When 2 parties sign a real estate contract, they generally do so with the expectation that the seller wants to sell and the buyer wants to buy. Basically, at the time that the contract is signed, both parties want to close. However, sometimes, things happen and one of the parties changes their mind and decides they don’t want to close. Now what?

There is no right or easy answer to this question. Who is attempting to terminate the contract and their reason for doing so are important factors in determining what to do. A common occurrence is when a buyer decides not to proceed at the end of the due diligence period. Most commercial real estate contracts and many residential contracts provide the buyer a time, following contract execution, to inspect the property and determine whether it is suitable for buyer’s use. Sometimes the inspection paragraph is broadly drafted and sometimes it is narrow in scope. At the end of the due diligence period, the buyer, if not satisfied, may provide notice of termination to the seller and the deposit is to be released to the buyer. Most of the time, this goes without a hitch.

But things don’t always go smoothly here, even though the provision has been negotiated and is clearly spelled out in the contract. Sellers have waited through the due diligence period patiently (or not) and want to proceed to closing and object to the termination. I had a case where my buyer client requested several extensions of the due diligence period, purportedly to complete zoning review. When the buyer ultimately terminated the contract, seller objected arguing fraud because the buyer had never made application for approval and failure to give timely notice of termination. The due diligence provision was broad and allowed the buyer to terminate for any reason. But, seller refused to consent to the release of the $50,000 deposit. When no agreement could be reached, my buyer client sued for release of the deposit. The escrow agent placed the deposit in the court registry. We prevailed at summary judgment with the court finding that the seller had voluntarily executed each amendment extending due diligence and buyer’s notice of termination was timely. Seller had to release the deposit and pay buyer’s attorney’s fees. Whether the buyer had made application for the zoning approval was not relevant.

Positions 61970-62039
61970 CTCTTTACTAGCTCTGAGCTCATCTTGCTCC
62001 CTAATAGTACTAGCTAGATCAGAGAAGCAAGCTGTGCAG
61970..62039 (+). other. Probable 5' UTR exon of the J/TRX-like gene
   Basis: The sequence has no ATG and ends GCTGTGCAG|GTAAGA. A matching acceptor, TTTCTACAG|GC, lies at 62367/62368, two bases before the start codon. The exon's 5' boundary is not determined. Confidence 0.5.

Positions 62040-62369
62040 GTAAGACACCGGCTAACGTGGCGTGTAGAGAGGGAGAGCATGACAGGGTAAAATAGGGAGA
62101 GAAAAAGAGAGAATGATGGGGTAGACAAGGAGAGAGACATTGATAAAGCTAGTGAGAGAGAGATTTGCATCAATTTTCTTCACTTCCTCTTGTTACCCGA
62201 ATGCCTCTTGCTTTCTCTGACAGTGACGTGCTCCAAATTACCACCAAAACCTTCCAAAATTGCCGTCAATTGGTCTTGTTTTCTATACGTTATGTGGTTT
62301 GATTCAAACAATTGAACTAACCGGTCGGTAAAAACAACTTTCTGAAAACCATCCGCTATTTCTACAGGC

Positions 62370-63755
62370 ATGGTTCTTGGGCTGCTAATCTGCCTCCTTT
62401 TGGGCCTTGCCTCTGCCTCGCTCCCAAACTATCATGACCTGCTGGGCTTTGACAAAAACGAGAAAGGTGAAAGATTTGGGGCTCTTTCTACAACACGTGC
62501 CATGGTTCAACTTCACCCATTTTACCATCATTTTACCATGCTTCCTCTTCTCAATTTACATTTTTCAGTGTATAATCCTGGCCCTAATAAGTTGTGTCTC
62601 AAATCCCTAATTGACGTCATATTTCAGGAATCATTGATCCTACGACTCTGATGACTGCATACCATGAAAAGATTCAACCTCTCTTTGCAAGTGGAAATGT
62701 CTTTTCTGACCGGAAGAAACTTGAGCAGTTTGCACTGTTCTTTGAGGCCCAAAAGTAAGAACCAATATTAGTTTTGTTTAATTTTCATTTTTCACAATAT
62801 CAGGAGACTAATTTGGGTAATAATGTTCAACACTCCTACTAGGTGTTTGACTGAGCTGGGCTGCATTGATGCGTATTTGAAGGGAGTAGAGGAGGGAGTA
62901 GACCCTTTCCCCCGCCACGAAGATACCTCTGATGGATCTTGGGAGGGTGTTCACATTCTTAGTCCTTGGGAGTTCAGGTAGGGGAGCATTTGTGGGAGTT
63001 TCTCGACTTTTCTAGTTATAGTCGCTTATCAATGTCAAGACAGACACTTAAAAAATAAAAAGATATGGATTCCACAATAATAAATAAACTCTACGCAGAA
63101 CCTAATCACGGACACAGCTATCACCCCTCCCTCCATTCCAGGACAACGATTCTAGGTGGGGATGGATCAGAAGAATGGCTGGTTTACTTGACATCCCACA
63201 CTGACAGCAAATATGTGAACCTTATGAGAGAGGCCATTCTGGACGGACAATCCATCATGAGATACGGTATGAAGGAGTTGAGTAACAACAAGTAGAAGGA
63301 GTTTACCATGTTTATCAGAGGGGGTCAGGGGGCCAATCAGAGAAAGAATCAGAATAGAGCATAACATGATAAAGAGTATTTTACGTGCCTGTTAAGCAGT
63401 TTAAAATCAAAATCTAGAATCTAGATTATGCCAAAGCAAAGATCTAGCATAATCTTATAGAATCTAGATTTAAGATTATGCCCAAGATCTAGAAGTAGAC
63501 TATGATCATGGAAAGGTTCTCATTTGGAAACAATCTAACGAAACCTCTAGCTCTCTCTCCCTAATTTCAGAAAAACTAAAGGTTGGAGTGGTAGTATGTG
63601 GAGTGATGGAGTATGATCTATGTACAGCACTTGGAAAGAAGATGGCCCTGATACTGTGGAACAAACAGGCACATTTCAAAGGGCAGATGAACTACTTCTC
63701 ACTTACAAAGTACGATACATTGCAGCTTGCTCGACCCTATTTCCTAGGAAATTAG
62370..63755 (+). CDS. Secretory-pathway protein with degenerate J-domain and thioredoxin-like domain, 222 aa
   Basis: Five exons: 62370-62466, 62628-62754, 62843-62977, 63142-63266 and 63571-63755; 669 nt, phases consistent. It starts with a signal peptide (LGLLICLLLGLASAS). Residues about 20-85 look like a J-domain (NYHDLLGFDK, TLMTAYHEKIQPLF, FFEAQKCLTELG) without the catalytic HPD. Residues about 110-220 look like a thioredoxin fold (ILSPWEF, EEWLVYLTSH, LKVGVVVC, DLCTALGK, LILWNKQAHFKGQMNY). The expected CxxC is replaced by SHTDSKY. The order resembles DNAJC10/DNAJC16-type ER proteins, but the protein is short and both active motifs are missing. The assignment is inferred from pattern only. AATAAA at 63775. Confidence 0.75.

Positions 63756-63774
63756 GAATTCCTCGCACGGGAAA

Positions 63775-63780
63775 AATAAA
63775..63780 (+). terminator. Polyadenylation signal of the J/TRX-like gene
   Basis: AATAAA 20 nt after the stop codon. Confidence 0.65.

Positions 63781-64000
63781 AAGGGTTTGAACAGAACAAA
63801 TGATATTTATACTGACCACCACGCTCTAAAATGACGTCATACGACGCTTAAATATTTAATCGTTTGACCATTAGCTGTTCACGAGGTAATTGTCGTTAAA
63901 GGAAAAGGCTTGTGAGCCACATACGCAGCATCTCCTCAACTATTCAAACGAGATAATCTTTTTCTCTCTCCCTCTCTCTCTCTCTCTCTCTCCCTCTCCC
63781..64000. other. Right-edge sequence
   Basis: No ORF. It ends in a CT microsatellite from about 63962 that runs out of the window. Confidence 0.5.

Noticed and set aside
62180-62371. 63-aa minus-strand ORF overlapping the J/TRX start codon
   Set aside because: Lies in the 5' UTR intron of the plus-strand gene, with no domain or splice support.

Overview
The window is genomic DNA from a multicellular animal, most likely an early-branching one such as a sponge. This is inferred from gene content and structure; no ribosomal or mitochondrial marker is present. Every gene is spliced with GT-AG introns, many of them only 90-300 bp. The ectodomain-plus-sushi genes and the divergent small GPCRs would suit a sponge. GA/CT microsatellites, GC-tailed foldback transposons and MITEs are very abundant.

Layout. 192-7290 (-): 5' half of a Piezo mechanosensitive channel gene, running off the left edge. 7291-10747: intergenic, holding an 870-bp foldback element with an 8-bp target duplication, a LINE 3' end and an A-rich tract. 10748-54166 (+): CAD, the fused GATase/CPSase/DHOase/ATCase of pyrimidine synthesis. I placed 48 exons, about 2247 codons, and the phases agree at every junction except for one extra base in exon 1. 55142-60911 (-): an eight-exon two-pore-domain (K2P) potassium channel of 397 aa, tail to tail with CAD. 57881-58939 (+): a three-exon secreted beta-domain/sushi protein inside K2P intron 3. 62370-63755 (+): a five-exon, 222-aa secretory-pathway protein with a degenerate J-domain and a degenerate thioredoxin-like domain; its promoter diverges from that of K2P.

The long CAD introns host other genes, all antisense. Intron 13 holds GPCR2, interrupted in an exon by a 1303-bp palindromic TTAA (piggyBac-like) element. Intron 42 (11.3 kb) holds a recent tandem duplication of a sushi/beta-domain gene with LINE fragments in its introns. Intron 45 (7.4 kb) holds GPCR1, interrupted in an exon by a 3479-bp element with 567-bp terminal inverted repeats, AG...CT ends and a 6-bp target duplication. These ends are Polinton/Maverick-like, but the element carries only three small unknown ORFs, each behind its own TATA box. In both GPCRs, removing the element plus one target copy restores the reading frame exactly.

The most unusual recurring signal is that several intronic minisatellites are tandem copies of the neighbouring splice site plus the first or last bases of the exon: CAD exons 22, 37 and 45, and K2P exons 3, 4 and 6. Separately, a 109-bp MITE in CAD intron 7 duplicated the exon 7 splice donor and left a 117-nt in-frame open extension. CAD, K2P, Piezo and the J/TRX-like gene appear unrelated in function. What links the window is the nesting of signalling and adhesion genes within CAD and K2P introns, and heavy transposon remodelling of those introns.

A buyer might also attempt to terminate a contract because of a failure to satisfy other contingencies such as financing or government approvals. From the buyer’s perspective, it is important that, regardless of how the contract is drafted, the buyer document its efforts to timely satisfy the contingencies and keep the seller advised of all its efforts. If buyer does not keep the seller informed and then is unable to satisfy a contingency, seller could have grounds to object to buyer’s attempt to terminate the contract and recover the deposit. If not expressly stated, buyer has an implied covenant of good faith which means that the buyer must use its best efforts to satisfy the contingencies. If the seller isn’t in the loop, the seller can also allege that the buyer has not reasonably attempted or used best efforts to do so.

Sellers, likewise, fail to close from time to time. Buyers’ remedies are usually clearly spelled out – specific performance being the most common. To assure that a buyer can pursue specific performance as a remedy, buyer must demonstrate that it was “ready, willing and able” to close on the closing date and seller failed to perform.

This can be illustrated in another case I had a few years ago. My client was a tenant under a commercial lease. Under the lease, the client had an option to purchase after the 3rd lease year if exercised between 120 and 60 days before the end of the 3rd lease year. The terms of the purchase were set forth in the lease and the option was to be exercised in writing to landlord by tenant preparing a contract, signing the contract and sending it to landlord. Closing was to occur 60 days thereafter. We prepared the contract and timely exercised the option. The landlord’s attorney responded that the option was not valid for a myriad of reasons and if we wanted to purchase the property, the price would be 2.5 times the option price. The shake down was on.